Skip to main content Accessibility help
×
Home
Hostname: page-component-55597f9d44-5zjcf Total loading time: 0.696 Render date: 2022-08-15T20:04:26.153Z Has data issue: true Feature Flags: { "shouldUseShareProductTool": true, "shouldUseHypothesis": true, "isUnsiloEnabled": true, "useRatesEcommerce": false, "useNewApi": true } hasContentIssue true
Accepted manuscript

Dietary inflammatory index, inflammation biomarkers and preeclampsia risk: A hospital-based case-control study

Published online by Cambridge University Press:  18 May 2022

Yan-hua Liu*
Affiliation:
Department of Nutrition, the First Affiliated Hospital of Zhengzhou University, Zhengzhou 450052, Henan, China
Lu Zheng
Affiliation:
Department of Public Health and Preventive Medicine, School of Medicine, Jinan University, No.601 Huangpu Road West, Guangzhou 510632, Guangdong, Guangdong, China
Chen Cheng
Affiliation:
Department of Public Health and Preventive Medicine, School of Medicine, Jinan University, No.601 Huangpu Road West, Guangzhou 510632, Guangdong, Guangdong, China
Shu-na Li
Affiliation:
Department of Public Health and Preventive Medicine, School of Medicine, Jinan University, No.601 Huangpu Road West, Guangzhou 510632, Guangdong, Guangdong, China
Nitin Shivappa
Affiliation:
Cancer Prevention and Control Program, University of South Carolina, Columbia, USA; Department of Epidemiology and Biostatistics, Arnold School of Public Health, University of South Carolina, Columbia, USA; Connecting Health Innovations LLC, Columbia, USA.
James R Hebert
Affiliation:
Cancer Prevention and Control Program, University of South Carolina, Columbia, USA; Department of Epidemiology and Biostatistics, Arnold School of Public Health, University of South Carolina, Columbia, USA; Connecting Health Innovations LLC, Columbia, USA.
Wen-jun Fu
Affiliation:
Department of Obstetrics, the First Affiliated Hospital of Zhengzhou University, Zhengzhou 450052, Henan, China
Xian-lan Zhao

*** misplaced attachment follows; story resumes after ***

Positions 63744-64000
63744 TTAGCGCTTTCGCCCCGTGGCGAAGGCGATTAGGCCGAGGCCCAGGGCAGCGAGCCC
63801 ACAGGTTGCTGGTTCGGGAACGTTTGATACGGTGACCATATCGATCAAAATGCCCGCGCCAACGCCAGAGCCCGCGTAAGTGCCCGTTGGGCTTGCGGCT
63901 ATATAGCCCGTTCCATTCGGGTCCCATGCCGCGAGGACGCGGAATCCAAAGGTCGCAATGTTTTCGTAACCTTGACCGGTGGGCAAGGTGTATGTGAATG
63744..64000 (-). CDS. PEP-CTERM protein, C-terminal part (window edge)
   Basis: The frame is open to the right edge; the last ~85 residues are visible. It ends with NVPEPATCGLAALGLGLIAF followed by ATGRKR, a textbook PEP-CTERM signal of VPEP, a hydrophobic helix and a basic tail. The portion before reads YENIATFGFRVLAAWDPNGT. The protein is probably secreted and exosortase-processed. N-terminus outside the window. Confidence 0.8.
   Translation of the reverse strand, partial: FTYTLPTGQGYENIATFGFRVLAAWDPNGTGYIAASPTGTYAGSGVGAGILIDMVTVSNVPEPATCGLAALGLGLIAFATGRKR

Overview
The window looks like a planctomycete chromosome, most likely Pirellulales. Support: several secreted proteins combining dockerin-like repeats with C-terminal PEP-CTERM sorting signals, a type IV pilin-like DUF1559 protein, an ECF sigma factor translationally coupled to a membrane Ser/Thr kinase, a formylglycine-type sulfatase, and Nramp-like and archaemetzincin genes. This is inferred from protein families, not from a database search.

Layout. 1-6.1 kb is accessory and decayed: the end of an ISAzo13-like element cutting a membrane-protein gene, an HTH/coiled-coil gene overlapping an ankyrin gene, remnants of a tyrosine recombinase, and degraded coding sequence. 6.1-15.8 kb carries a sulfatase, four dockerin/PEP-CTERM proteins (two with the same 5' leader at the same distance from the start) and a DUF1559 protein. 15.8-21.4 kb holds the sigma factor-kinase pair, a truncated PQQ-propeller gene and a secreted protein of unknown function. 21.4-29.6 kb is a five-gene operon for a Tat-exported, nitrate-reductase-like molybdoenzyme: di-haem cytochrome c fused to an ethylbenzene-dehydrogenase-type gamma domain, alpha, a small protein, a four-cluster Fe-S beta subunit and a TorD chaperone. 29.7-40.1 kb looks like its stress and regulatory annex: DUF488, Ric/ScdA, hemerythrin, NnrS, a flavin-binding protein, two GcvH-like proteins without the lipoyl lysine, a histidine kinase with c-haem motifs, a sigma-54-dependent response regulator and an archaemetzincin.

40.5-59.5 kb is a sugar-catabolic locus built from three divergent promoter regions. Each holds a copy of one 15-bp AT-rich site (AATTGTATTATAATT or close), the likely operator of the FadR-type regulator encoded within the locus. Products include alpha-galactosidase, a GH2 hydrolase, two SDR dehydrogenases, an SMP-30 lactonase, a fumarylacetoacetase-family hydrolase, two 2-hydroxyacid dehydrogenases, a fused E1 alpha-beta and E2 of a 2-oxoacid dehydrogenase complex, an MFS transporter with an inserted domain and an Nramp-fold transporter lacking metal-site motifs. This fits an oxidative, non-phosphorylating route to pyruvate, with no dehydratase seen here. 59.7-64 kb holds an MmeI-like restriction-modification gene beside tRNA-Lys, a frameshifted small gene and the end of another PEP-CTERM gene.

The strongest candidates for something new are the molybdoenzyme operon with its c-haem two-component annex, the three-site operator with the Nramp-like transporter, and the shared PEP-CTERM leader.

Affiliation:
Department of Obstetrics, the First Affiliated Hospital of Zhengzhou University, Zhengzhou 450052, Henan, China
Yuan Cao
Affiliation:
The Third Affiliated Hospital of Zhengzhou University, Zhengzhou 450052, Henan, China
Wei-feng Dou
Affiliation:
Department of Nutrition and Food Hygiene, College of Public Health, Zhengzhou University, Zhengzhou 450000, Henan, China
Hua-nan Chen
Affiliation:
Department of Nutrition and Food Hygiene, College of Public Health, Zhengzhou University, Zhengzhou 450000, Henan, China
Dan-dan Duan
Affiliation:
Department of Clinical Nutrition, Luoyang New Area People’s Hospital, Luoyang 471023, Henan, China
Quan-jun Lyu
Affiliation:
Department of Nutrition, the First Affiliated Hospital of Zhengzhou University, Zhengzhou 450052, Henan, China Department of Nutrition and Food Hygiene, College of Public Health, Zhengzhou University, Zhengzhou 450000, Henan, China
Fang-fang Zeng*
Affiliation:
Department of Public Health and Preventive Medicine, School of Medicine, Jinan University, No.601 Huangpu Road West, Guangzhou 510632, Guangdong, Guangdong, China
*
#Correspondence: Fang-fang Zeng, Department of Public Health and Preventive Medicine, School of Medicine, Jinan University, Guangzhou, Guangdong, China Tel.: +86 2085226335 Fax: +86 2085221343 E-mail: zengffjnu@126.com. Yan-hua Liu, Department of Nutrition, the First Affiliated Hospital of Zhengzhou University No. 1 Jianshe East Road, Zhengzhou 450052, China. Tel: 86 0371 66862963 Fax: 86 0371 66862963 E-mail: liuyanhua1015@163.com
#Correspondence: Fang-fang Zeng, Department of Public Health and Preventive Medicine, School of Medicine, Jinan University, Guangzhou, Guangdong, China Tel.: +86 2085226335 Fax: +86 2085221343 E-mail: zengffjnu@126.com. Yan-hua Liu, Department of Nutrition, the First Affiliated Hospital of Zhengzhou University No. 1 Jianshe East Road, Zhengzhou 450052, China. Tel: 86 0371 66862963 Fax: 86 0371 66862963 E-mail: liuyanhua1015@163.com